OKLAHOMA CITY (KFOR) – Firefighters often step into the most dangerous situations, like the immediate aftermath of the Oklahoma City bombing.
On April 19, 1995, the devastation of the Oklahoma City bombing jolted the state and country.
Amy Downs was a young employee of Federal Employees Credit Union working in the Alfred P. Murrah building when an explosion nearly toppled it.
Downs miraculously survived, and credits God and a special first responder – a firefighter who kept her going.
His name is Allen Hill, and he told KFOR what happened when he learned Downs was trapped under the rubble.
“It didn’t look great. But you know, we were optimistic. We’re firefighters, we’re always optimistic,” said Hill, who is now retired. “We just started working on it. We started trying to calm her down and went from there.”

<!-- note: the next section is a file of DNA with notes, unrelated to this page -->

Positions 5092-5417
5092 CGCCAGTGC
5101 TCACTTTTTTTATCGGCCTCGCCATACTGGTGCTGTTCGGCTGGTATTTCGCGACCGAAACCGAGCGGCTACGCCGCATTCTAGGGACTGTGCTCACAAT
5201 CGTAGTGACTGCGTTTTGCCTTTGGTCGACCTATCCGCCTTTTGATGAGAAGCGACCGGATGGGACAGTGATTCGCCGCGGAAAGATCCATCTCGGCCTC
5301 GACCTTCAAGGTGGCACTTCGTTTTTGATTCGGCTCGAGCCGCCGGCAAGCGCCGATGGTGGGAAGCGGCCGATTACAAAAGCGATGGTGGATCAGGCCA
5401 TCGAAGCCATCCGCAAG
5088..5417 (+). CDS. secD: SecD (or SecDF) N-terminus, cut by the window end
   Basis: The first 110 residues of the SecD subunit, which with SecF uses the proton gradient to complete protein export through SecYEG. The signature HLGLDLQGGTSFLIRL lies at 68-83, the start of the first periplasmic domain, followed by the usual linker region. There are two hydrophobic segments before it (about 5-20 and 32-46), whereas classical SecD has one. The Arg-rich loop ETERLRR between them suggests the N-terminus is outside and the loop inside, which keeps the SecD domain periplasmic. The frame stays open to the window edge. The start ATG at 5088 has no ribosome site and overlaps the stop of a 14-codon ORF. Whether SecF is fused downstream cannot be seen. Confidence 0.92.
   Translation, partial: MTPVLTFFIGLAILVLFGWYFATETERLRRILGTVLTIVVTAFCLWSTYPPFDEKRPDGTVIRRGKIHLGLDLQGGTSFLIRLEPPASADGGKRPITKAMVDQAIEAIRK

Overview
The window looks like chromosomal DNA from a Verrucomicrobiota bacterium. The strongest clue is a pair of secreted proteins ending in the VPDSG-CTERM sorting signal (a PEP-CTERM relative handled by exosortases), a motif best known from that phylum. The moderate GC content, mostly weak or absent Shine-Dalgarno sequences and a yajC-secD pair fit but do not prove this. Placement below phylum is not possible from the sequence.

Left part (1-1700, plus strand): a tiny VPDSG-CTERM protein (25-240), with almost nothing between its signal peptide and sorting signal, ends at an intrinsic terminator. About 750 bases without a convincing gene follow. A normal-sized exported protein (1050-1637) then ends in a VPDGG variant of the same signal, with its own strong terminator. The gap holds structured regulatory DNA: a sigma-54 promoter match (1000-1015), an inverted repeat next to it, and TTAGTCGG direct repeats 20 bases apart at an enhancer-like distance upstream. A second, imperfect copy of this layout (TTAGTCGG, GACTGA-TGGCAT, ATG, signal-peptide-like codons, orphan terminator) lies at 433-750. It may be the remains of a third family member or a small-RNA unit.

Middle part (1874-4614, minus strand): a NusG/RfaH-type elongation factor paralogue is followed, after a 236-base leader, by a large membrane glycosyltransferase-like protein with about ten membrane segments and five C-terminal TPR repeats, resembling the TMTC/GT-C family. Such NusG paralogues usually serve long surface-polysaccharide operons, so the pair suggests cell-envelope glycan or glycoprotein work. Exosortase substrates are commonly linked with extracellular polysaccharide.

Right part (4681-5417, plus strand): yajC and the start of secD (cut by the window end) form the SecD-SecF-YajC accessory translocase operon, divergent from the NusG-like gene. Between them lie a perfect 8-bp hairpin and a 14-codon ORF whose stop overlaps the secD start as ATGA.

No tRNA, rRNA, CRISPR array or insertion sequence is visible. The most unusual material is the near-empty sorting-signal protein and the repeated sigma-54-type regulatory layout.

Downs was hanging on as best as she could, but said she felt like she was going to die.
“Allen and the other rescuers, they risked their life to save mine,” said Downs, President of Allegiance Credit Union.
Fortunately, Downs was rescued and she vowed to change her life.
“I try to live my life, you know, to the best that I can, knowing that living on borrowed time [I] got this second chance,” she said.
And now, as we approach the 25th anniversary of the Oklahoma City bombing, Downs wanted to thank her first responders, as well as the many others who arrived that fateful day to help.
“We just want to honor you and all of the first responders this month. Thank you,” she told Hill.
In the two and a half decades that have passed since the bombing, Downs remains dear friends with Hill.
In fact, a few years ago, Downs recruited Hill to run the OKC Memorial Half Marathon.
Out of the immense tragedy of the Oklahoma City bombing, good things happened, like the friendship of Downs and Hill.
Sponsored by Allegiance Credit Union.